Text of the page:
Excerpt from the government of Ontario’s ‘Newsroom’
Anchor Shoring & Caissons Ltd., a company that designs and installs soil retention systems and caisson foundations, pleaded guilty and has been fined $50,000 after two workers were injured when a reinforcing cage collapsed with the workers in it.
The company had been retained to undertake construction of a foundation for a new hydro tower at 88 Niagara Boulevard in Fort Erie and on November 13, 2015, two workers were working inside a cylindrical cage made of reinforcement bars (rebars). Earlier, workers had used a crane to remove the cage from a flatbed truck.
The cage, which was about 25 feet long and 11 feet in diameter, was positioned horizontally on the ground. The workers were standing within the cage, removing some of the internal braces which made up the cage. Once prepared in this way, the cage would be raised by the crane into a vertical position, and then lowered and inserted into one of the 11-foot in diameter caissons. The cage was intended to reinforce pumped concrete.
The two workers had removed a number of the braces and handed them to their supervisor situated outside the cage. At that point, the cage collapsed, trapping the two workers. As a result of the cage’s collapse, the two workers each suffered minor injuries.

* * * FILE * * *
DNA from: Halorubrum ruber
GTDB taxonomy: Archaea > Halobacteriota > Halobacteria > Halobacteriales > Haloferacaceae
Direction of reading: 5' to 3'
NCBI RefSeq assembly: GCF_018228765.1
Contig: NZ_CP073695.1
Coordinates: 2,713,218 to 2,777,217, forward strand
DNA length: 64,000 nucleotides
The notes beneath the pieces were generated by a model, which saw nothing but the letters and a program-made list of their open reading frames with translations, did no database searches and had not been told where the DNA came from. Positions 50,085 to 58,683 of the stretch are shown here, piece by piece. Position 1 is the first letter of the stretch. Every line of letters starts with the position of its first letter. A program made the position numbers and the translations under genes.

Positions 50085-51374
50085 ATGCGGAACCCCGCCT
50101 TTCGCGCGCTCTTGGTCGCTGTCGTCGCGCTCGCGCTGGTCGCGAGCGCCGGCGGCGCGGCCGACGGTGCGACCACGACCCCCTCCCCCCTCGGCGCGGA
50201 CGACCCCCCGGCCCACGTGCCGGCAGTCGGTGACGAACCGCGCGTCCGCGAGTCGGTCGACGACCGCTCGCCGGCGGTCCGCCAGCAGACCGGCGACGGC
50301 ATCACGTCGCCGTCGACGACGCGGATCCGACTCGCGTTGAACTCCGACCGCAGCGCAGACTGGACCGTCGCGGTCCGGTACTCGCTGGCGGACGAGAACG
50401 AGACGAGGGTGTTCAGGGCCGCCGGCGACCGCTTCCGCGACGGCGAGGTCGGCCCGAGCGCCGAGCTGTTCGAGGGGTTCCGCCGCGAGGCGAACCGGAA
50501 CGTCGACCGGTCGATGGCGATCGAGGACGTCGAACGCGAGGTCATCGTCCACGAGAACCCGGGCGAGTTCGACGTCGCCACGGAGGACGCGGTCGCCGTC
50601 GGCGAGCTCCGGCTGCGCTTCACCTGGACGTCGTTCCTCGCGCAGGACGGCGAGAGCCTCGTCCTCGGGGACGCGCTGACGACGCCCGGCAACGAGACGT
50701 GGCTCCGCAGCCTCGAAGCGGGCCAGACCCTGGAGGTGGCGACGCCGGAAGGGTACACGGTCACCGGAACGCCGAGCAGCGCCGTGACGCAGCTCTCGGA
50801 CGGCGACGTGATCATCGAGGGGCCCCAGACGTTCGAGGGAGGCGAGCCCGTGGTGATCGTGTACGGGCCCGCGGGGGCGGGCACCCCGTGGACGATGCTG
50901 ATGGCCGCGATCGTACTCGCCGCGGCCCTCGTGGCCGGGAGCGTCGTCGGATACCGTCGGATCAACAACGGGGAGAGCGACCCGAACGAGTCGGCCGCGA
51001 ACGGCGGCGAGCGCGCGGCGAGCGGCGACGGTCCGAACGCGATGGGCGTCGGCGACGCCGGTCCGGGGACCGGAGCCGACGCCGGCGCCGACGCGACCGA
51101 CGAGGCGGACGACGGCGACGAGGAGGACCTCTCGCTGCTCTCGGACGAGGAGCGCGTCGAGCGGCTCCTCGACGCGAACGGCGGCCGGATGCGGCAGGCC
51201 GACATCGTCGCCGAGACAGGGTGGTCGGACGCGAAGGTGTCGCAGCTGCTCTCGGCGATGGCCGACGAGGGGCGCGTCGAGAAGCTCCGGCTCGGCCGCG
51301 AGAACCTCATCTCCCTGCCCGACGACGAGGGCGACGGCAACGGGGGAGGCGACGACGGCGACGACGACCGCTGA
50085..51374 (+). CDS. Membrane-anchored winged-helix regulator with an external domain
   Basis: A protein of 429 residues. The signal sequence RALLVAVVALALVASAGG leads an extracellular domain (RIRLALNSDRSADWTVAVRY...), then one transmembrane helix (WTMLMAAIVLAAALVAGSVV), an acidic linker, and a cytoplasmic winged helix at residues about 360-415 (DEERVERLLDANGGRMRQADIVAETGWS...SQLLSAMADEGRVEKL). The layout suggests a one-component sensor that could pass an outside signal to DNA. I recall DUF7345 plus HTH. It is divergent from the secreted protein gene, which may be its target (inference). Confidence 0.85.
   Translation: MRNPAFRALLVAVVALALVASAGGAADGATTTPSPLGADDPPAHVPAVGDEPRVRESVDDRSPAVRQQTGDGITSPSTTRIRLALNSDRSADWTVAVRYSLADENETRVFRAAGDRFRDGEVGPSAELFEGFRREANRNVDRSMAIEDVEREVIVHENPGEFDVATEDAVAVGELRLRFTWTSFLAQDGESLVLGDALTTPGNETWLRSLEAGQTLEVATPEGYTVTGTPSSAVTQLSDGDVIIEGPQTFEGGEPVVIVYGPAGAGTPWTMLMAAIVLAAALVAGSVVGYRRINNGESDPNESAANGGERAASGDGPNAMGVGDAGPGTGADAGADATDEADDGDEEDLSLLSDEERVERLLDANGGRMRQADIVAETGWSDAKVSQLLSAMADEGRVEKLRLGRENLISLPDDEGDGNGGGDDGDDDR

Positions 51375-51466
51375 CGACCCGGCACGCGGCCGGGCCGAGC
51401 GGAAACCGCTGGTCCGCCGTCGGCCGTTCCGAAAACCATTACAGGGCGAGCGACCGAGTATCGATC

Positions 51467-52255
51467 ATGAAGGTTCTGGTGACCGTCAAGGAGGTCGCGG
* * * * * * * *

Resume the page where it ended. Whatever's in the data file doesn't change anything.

The company was fined $50,000 by Justice of the Peace Kelly Visser in St. Catharines court on March 24, 2017.
The court also imposed a 25-per-cent victim fine surcharge as required by the Provincial Offences Act. The surcharge is credited to a special provincial government fund to assist victims of crime.
The law(s) in contravention,
Anchor Shoring and Caissons Ltd. was found guilty of a contravention of the Ontario ‘Construction’ sector regulation 213/91, section 31(1)(b) which states,
“Every part of a project, including a temporary structure,
(b) shall be adequately braced to prevent any movement that may affect its stability or cause its failure or collapse.”
Anchor Shoring and Caissons Ltd. was also found guilty of a contravention of the Ontario Occupational Health and Safety Act (OHSA), section 66, subsection 1 which states,
“Any employer, constructor, licensee, owner, worker or trade union which considers himself, herself or itself aggrieved by any order made by an inspector under this Act or the regulations may appeal to the Board within 30 days after the making of the order.”
And finally, they were also found guilty of a contravention of the OHSA, section 25 subsection 1 (c) which states,
“An employer shall ensure that,
(c) the measures and procedures prescribed are carried out in the workplace.”
A completed JHA (job hazard analysis or assessment) would have picked up the concerns and not placed the workers at risk. Since this company was specialized in this field, their working knowledge of the hazards should have been at the top of the expertise. This should never have happened.
I do wonder what type of “Continuous Improvement” application was deemed necessary for any further type setups. It would be interesting to find all this out.
Ensure your workplace is a safe place.
Remember – In Ontario, “ALL Accidents are Preventable”
‘Work’ and ‘Play’ safe.
Daniel L. Beal
CHSEP – Advanced Level
VP & Senior Trainer
HRS Group Inc.